The focus is on defense as Iowa tries to snap Big Ten losing streak
CHAMPAIGN, Ill. — Fran McCaffery was ready for the question about his Iowa men’s basketball team and its unsightly defensive efforts.
Does it come down to desire and pride, as a couple of Hawkeyes have suggested after recent losses?
“Defense is a combination of things, and those are some of them,” McCaffery said Tuesday as he prepares his team for a 7 p.m. Thursday matchup at Illinois (FS1).
Both teams are searching for their first league win. But the Hawkeyes (9-9, 0-5 Big Ten Conference) are the one ranked dead last in points allowed, at 75 per game. They have surrendered 90-plus in their past two defeats.
McCaffery gave a long, reasoned answer on everything that goes into playing effective defense, starting with the strategic questions of how a team is going to play in transition, on ball screens, in man-to-man situations.
“It’s understanding how everything fits, and how you get in the right place positionally, and that starts with your feet,” McCaffery said.
Next is knowing the scouting report, and which opposing players are effective outside shooters and which prefer to drive.
Finally: “There’s obviously a number of different areas where you can break down. If you do play with incredible heart and determination and desire, you can overcome mistakes in those other areas just by your activity level,” McCaffery concluded.
The next test of that determination comes against an Illini squad that is 10-7 overall and 0-4 in league play. It’s a team that has been dealing with a flu bug this week, but one that also features the kind of guards that can hurt Iowa with their ability to penetrate.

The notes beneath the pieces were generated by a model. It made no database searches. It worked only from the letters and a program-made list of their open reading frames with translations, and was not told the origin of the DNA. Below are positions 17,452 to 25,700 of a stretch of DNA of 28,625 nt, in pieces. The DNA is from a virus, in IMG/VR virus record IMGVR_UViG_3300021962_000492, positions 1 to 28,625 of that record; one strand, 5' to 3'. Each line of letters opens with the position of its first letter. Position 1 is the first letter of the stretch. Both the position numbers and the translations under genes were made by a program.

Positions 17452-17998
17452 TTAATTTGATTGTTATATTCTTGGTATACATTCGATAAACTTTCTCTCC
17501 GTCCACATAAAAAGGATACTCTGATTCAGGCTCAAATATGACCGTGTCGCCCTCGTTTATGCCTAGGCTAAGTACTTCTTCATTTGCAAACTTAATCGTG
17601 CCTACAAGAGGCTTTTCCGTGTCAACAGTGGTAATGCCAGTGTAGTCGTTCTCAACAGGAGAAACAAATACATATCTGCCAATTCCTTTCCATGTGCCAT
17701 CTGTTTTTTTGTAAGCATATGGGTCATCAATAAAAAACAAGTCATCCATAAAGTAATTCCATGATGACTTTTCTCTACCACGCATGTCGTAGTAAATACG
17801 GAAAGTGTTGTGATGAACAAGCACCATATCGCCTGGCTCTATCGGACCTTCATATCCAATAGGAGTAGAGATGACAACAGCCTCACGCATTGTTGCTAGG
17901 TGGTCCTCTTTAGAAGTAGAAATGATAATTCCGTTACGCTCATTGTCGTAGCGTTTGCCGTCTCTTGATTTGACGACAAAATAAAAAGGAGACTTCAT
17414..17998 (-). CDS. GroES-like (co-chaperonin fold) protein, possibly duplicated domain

“Very athletic team with tremendous power,” McCaffery said of Illinois, which is led by first-year coach Brad Underwood. “I haven’t seen them not be connected defensively. They really battle you and they make you beat them.”
Illinois is 9-1 at home this season, the lone loss coming in overtime against Maryland. Those Terrapins just beat the Hawkeyes 91-73 on Sunday in a game in which Iowa’s 3-point defense was very good (Maryland made only 4-of-17), but it couldn’t guard in the paint (30-of-43).
Iowa ranks 10th in the Big Ten in field-goal percentage defense at 43.7 and sixth at defending the 3-point arc at 33.2.
It’s been turnovers, coupled with poor transition defense, that have often doomed the Hawkeyes this season. They rank 13th in their 14-team league in turnover margin at minus-1.8. On Sunday, 17 Iowa turnovers became 21 Maryland points.
That suggests that Iowa isn’t able to effectively play at the pace it wants to, and opposing teams are aware of it. McCaffery, who wants his players to run a motion offense and gives them great freedom to do so, even acknowledged this after losses to Ohio State and Maryland.
“We sometimes quick-shoot the ball where maybe we need a longer possession or we have a guy who goes on his own when maybe that isn’t the wisest decision,” he said. “You want your guys to have the confidence to go make a play. Sometimes the best play is no play at all. Move the ball.”
McCaffery said those decisions are the hardest for basketball players to learn to make. He pointed to some instruction that assistant coach Kirk Speraw gave the Hawkeyes recently.
“We want you to be patient aggressive,” Speraw told them.
“Now think about that for a second,” McCaffery said. “It’s something we not only talk about, not only go through on the practice floor, but show film. We’ll even say, ‘Hey, what were you thinking about on this play? What was going through your head?’ Because I don’t want to say, ‘That was a stupid play.’ You can’t give them rules for everything. The game is not one that’s mechanical. It’s a free-flowing game that requires multiple decisions in a short period of time. And I think, ultimately, aggressiveness is the way to go. But sometimes that can lead to mistakes.”
So the key for Iowa is learning to be less aggressive on offense at times and more aggressive on defense always.
The question is whether the players can figure that out in time to salvage something positive from what has been a disappointing season so far.